Brandy Bowlen has transformed her school community by first taking a stand for her own health and well-being. This is not an easy feat for nurses. Eight years ago, when Brandy was a new school nurse, she found herself overwhelmed, overstressed and overweight. She became a warrior for self-care, connecting the importance that her professional persona would be most impactful if she presented herself as an example. Brandy shares her journey to wellness for herself and her school community. Think of her as the “Pied Piper of Health and Fitness,” with students, staff, and families joining her on a journey to wellness.
Brandy Bowlen’s story is compelling, inspiring and will leave you wanting to know more!
I have been a school nurse at Epps Island Elementary in Houston, Texas for 8 years. I remember the first year as if it were yesterday. I remember the difficulty getting organized, gaining confidence to make decisions, advocate for students, and stand my ground as the medical professional in the building. I had no idea how a school nurse could support the education system. Little did I know, but in that first year, I would uncover my true potential as a child advocate and medical professional. Here’s the story of how I evolved from an invisible first-year school nurse to a respected member of the education system.
As required by my district, I attended a NASN S.C.O.P.E. (School Nurse Childhood Obesity Prevention Education) training. The objective of this training was to prepare school nurses with the knowledge to identify risk factors and learn current information regarding BMI, hypertension, acanthosis nigricans, nutrition, and physical activity, and type 2 diabetes. I learned several things at this training. First, I worked at an elementary campus with a higher than an average number of overweight and obese students. Second, it caused me to take a closer look at myself. At 236 pounds, I was obese. How could I teach anyone about the health risks of obesity and health-promoting behavior when I, myself, was obese? Third, it forced me to look at how far I could actually expand my own nursing practice. I felt that I was completely overwhelmed and could handle no more. After some self-exploration, I decided to press the limits and apply for one of the SCOPE grants that they were offering. In the end, our school was awarded a grant, and so began our journey!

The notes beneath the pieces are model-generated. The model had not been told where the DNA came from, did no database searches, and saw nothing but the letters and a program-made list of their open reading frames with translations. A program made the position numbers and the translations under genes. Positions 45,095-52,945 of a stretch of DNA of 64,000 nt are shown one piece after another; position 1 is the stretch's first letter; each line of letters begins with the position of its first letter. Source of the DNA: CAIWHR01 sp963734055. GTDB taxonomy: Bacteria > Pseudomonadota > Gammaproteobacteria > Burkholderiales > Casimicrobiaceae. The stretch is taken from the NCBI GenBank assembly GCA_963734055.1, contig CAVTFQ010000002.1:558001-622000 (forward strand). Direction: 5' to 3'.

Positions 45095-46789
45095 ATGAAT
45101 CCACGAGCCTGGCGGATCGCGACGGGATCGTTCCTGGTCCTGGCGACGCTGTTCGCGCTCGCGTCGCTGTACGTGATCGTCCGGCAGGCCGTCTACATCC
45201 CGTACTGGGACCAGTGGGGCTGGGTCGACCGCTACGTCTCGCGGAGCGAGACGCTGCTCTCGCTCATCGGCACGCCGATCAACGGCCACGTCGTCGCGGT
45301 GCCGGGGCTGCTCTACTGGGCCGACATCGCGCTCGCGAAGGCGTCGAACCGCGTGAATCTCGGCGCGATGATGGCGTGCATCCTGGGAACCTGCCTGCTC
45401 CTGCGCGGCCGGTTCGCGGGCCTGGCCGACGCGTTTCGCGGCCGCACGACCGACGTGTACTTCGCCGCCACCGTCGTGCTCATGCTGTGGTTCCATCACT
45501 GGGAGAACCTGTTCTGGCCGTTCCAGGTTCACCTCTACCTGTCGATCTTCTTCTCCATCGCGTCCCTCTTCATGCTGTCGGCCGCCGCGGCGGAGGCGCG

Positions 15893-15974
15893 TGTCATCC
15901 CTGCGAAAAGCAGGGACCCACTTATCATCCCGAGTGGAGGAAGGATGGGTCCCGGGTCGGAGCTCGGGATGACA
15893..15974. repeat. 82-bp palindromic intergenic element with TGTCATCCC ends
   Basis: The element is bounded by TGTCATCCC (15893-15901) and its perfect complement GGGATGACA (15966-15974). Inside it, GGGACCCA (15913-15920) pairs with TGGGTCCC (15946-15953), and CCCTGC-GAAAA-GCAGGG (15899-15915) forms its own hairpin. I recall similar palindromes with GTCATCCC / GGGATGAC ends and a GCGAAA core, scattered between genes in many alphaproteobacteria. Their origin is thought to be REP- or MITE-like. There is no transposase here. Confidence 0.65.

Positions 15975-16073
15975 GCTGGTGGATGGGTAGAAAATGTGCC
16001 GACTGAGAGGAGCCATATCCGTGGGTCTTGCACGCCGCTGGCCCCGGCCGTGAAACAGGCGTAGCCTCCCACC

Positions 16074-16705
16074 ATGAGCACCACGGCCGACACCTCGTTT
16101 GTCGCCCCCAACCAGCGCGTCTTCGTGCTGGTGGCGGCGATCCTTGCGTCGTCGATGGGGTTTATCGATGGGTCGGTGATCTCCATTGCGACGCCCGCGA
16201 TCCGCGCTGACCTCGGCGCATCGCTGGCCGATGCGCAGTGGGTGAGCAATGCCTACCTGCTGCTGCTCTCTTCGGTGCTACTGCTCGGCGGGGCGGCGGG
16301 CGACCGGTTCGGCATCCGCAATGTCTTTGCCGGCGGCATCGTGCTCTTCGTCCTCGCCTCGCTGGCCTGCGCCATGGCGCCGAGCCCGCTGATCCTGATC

Armed with the data, the grant funds, and an idea I set out on a mission. I was going to change myself, and then attempt to make a difference in my school community. I began working hard to change my diet and exercise habits. I learned that if I walked after school, and I invited teachers, they would come! Furthermore, parents would see us and start walking too! Before you know it our walking group had 19 parents following us after school. While they walked the children played on the playground. What impact did this have on me, the staff, the parents and the students?
Our first program would span a 6-week time period with classes once a week for both parents and Pre-K students. The event culminated with a fun run and Health and Fitness Community Day. The response was overwhelming. The program was a success, and I learned that I was actually able to balance routine clinic responsibilities with managing a new program! After that year I evaluated my school communities needs even further based on the CDC’s Whole School Whole Child Whole Community model. I learned to support every aspect and promote, collaborate, and coordinate each piece in order to envelop every child in the full support of the community. I build community partnerships, initially through community day, but later through many other programs. I helped start a staff running group which is still going strong today. We will celebrate our 8th Health and Fitness Community Day on March 30th, 2019.
I have written or co-written grants which brought more than $60,000 of desperately needed funding into our school for educational activities directly tied to wellness. Of these, the most outstanding program has been the introduction of Action Based Learning! For more information on how I was able to help bring movement into the classrooms, come see my breakout session at NASN 2019 titled “From Seat to Feet”!
Brandy Bowlen received her Associates Degree in Nursing from The Lonestar College System, is pursuing her Bachelor’s in Nursing at The University of Texas at Arlington, and is certified in Action Based Learning. She is currently working as a school nurse at Epps Island Elementary in Klein Independent School District. A strong advocate for student and staff wellness, she involves her students in kinesthetic learning and empowers the entire school community to get involved. Her professional interests focus on obesity prevention and cure, and community engagement. In addition, she serves as Communications Coordinator for the Texas School Nurse Organization and is a member of the National Association of School Nurses. She was recently honored with the Salute to Nurses Outstanding Nurse award for contributions to the field of nursing in Houston, Texas.
Here is a link to a video about Action-Based Learning at Brandy’s school: